This spring, some students will receive free transportation to job interviews — paid for not by their prospective employer, but by Yale’s Undergraduate Career Services.

Starting this semester, UCS is expanding a program called “MetroLink” that helps subsidize travel expenses for seniors who have received offers to either interview or audition for jobs in the nonprofit, public or performing arts sectors, according to UCS Director Jeanine Dames. Employers in these sectors tend to have smaller budgets for recruitment, she said.

Last year, UCS piloted the program, though only 32 students who were traveling to Washington D.C. for interviews with government agencies were eligible at the time. After receiving funds from three private-sector employers and the Yale Club of New York, Dames said UCS will be able to cover up to $100 for about 150 students’ travel plans across the country this year.

“There’s an incredible need for this service,” Dames said, adding that even a train ticket to New York represents a significant financial burden for many students. “We were seeing a lot of students in those fields not going to the interviews even if they had an interest in the jobs.”

After the implementation of the pilot MetroLink program last year, the number of seniors traveling to Washington to interview for full-time government jobs increased from 15 students in 2012 to 35 students in 2013, according to UCS data. The number of seniors who applied to federal agencies also rose from 81 in 2012 to 178 in 2013, said Robyn Acampora, UCS associate director of employment programs and counselor for the nonprofit and public service fields. She added that the knowledge UCS would provide travel subsidies may have encouraged more seniors to apply to these opportunities.

According to Dames, 66 percent of the seniors who received MetroLink funding last year said they would not have gone to their interview offers without UCS’s travel subsidy. Some of those students accepted the job offers and are now working full-time in Washington, she said.

In order to apply for the travel subsidy, seniors must fill out a brief survey on Symplicity answering a series of questions regarding the type of work and location of the interview or audition, Dames said. Students must also indicate whether they would attend the interview or audition without UCS funding, she said.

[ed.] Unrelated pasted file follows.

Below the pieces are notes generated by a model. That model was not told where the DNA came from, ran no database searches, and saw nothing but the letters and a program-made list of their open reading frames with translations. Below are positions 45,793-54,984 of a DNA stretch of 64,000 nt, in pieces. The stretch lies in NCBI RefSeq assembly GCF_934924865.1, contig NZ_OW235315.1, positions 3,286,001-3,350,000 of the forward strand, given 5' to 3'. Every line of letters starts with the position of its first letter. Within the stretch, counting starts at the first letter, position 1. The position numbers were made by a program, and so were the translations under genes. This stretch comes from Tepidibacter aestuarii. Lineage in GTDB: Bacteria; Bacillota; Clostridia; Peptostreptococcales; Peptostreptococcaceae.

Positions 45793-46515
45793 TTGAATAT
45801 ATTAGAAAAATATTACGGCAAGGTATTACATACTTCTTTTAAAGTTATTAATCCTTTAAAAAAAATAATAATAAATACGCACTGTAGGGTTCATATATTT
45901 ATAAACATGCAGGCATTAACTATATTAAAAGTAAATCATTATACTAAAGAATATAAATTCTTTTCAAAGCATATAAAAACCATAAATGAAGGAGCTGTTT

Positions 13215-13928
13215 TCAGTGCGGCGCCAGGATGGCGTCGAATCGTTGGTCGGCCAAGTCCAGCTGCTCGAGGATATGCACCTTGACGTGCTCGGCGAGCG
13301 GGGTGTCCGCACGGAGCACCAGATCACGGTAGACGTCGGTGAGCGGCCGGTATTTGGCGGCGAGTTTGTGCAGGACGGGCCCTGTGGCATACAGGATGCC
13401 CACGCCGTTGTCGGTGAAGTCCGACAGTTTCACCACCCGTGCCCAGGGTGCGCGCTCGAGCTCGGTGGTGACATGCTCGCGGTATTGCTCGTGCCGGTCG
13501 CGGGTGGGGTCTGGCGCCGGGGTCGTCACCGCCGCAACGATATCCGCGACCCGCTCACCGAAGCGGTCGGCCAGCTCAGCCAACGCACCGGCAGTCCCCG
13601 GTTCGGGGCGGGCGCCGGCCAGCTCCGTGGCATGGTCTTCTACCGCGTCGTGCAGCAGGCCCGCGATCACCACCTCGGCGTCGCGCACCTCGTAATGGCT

“I want students to take advantage of this program, so that we can make a claim to expand the program in the future,” said Kathleen Volz, the UCS performing arts specialist. UCS hopes to expand both the number of subsidies the office gives each year as well as the amount of each subsidy, she said.

Acampora and Dames said UCS will ask more private employers to donate to this project if this year’s data shows more students are going to interviews and applying to jobs in these sectors as a result of MetroLink.

Dames said while the financial need of each applicant is considered when UCS allocates MetroLink funding, the process is conducted on a “first-come, first-serve basis until the money runs out.”

All nine seniors interviewed supported UCS’s expansion of MetroLink.

Drew Morrison ’14, who is interested in public service and government work, said UCS needs to double these efforts to provide more opportunities for students to pursue careers other than financial services or consulting. Banks and consulting firms dominate the landscape because of their large recruiting budgets, he said, adding that UCS should level the playing field by inviting nonprofits and government agencies to interview at Yale.

Uriel Epshtein ’14, who is interested in government work, said interviews can help to clarify misconceptions students have about some industries. He added that students often perceive government compensation to be much lower than what it actually is — a perception that could be corrected during an interview.

“I think [MetroLink is] definitely a step in the right direction,” Epshtein said.

John Gonzalez ’14, who is interested in nonprofit work, said Yale needs to do a better job of catering to the needs of low-income students on campus. He said although $100 does not sound like a lot of money to some students, it can mean the difference between a student going to an interview for his or her dream job or missing out on the opportunity.

The three firms that contributed to the MetroLink fund this year were Marmol Radiner, Flow Traders and Spark Investment Management.